Frederick Douglass is a man whose legacy will still be honoured centuries to come. The abolitionist leader was born into slavery in the 1800s, but this did not narrow his vision. He is known as one of the early champions of women's rights, and this is why Frederick Douglass quotes are still popular decades after his demise.
Frederick Augustus Washington Bailey was the first African American nominated for vice president of the United States, but this is just one of his many achievements.
The leader was also an author who wrote books such as My Bondage and My Freedom and Narrative of the Life of Frederick Douglass. It is through these books that many people got to enjoy his elegant prose.
25 famous Frederick Douglass quotes
Here are some Frederick Douglass famous quotes that any person who enjoys reading history will love.
Frederick Douglass quotes on slavery
What are some quotes from Frederick Douglass about slavery? Here are some of the most famous:
- Knowledge makes a man unfit to be a slave.
- What, to the American slave, is your Fourth of July?
- I answer: a day that reveals to him, more than all other days in the year, the gross injustice and cruelty to which he is the constant victim. To him, your celebration is a sham; your boasted liberty, an unholy license; your national greatness, swelling vanity; your sounds of rejoicing are empty and heartless; your denunciation of tyrants, brass-fronted impudence; your shouts of liberty and equality, hollow mockery; your prayers and hymns, your sermons and thanksgivings, with all your religious parade and solemnity, mere bombast, fraud, deception, impiety, and hypocrisy—a thin veil to cover up crimes which would disgrace a nation of savages.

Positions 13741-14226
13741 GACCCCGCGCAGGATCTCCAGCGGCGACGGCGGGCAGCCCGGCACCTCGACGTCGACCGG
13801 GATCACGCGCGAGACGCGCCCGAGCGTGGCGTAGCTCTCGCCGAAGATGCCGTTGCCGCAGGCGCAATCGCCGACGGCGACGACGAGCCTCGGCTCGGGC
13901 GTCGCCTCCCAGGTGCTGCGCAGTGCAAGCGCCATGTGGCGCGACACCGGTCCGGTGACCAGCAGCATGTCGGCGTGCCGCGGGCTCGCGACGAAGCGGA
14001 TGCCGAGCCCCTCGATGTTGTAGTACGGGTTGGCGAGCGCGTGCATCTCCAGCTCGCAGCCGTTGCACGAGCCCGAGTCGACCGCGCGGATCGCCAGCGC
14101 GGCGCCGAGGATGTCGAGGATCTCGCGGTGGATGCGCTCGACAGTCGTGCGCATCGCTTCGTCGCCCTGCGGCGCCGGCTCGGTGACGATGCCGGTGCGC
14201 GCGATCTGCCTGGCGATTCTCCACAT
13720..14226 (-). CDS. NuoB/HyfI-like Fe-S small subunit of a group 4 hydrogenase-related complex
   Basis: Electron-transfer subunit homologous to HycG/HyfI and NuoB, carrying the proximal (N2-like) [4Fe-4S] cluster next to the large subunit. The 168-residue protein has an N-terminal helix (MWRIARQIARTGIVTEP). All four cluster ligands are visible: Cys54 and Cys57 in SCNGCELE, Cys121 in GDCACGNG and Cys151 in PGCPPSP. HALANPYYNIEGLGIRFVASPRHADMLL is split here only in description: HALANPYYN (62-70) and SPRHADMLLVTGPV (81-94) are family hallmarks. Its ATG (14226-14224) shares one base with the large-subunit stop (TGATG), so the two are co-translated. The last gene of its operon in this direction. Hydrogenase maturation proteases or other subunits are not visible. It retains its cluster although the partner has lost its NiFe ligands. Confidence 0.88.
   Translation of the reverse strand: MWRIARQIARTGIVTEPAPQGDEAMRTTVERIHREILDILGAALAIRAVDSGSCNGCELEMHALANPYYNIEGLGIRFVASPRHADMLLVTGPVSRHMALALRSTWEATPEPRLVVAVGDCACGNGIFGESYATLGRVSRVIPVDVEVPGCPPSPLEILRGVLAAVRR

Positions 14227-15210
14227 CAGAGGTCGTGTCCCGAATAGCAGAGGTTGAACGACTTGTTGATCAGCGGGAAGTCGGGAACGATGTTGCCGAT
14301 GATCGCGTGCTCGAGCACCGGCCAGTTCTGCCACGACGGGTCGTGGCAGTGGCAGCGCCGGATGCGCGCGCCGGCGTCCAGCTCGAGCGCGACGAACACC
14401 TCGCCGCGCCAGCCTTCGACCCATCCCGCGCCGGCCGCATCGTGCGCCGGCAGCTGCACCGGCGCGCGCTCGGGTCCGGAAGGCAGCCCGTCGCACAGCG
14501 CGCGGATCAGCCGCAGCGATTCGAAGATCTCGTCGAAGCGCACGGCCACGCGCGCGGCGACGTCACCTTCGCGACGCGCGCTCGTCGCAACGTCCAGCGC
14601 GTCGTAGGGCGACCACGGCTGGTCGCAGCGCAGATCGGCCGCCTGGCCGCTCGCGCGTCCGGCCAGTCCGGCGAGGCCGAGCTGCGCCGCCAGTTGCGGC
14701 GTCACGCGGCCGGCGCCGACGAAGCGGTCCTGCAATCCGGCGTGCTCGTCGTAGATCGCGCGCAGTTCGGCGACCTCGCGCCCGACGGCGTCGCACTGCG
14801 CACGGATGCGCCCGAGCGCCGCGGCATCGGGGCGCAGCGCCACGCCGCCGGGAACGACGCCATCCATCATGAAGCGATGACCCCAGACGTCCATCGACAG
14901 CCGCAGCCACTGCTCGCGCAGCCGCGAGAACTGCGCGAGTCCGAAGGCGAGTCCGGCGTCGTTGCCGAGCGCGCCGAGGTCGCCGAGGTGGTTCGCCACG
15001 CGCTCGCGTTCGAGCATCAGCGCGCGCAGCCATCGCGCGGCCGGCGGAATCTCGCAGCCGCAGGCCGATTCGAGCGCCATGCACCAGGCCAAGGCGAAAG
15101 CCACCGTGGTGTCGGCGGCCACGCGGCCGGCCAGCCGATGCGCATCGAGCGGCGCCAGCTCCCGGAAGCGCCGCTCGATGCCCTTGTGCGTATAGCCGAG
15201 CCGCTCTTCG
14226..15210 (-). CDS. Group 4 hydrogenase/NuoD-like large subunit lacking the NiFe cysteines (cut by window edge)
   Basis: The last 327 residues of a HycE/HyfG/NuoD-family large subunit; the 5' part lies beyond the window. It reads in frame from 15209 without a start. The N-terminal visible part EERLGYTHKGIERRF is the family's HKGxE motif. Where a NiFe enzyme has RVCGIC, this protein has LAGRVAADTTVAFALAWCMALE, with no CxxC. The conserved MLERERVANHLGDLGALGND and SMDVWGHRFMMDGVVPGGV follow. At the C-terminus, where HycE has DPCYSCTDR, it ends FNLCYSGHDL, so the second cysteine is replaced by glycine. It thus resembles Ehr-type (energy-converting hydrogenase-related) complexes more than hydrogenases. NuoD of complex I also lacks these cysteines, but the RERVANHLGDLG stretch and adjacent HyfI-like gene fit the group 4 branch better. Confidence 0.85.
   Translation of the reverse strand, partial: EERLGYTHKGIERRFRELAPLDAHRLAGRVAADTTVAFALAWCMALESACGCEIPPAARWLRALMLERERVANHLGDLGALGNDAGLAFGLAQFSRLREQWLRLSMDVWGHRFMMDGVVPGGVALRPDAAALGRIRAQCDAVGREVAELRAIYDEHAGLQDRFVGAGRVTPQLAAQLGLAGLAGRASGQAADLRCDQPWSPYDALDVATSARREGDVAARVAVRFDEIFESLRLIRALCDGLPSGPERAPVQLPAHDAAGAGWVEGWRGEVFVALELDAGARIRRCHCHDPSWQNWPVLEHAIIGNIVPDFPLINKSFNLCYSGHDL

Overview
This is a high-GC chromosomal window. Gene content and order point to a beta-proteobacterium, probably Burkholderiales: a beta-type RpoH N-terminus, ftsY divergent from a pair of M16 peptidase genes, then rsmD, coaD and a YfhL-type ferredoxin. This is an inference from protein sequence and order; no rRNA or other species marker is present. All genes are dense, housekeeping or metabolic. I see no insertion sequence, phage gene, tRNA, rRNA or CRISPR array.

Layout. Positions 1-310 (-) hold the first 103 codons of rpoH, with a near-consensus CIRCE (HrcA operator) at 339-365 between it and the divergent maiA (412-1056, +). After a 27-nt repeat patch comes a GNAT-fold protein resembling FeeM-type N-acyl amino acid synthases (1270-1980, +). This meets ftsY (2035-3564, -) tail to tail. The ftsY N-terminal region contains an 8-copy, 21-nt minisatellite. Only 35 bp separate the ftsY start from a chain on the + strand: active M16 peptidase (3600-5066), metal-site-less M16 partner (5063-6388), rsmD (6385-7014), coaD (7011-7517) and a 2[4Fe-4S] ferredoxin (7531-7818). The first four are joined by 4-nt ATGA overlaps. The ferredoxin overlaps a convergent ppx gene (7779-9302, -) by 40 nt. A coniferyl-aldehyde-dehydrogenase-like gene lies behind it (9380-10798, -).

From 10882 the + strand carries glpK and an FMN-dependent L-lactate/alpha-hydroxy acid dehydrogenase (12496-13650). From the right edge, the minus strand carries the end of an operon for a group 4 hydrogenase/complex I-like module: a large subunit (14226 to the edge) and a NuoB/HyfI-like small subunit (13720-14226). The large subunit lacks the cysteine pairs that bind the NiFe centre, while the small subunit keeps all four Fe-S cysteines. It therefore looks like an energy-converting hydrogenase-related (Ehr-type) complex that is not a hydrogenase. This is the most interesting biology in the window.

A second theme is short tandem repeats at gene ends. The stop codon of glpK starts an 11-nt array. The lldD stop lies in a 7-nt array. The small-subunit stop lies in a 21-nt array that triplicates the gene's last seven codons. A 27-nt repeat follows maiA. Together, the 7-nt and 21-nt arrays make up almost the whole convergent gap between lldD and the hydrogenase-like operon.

- Slaves are generally expected to sing as well as to work.
- No man can put a chain about the ankle of his fellow man without at last finding the other end fastened about his own neck.
- The white children could tell their ages. I could not tell why I ought to be deprived of the same privilege.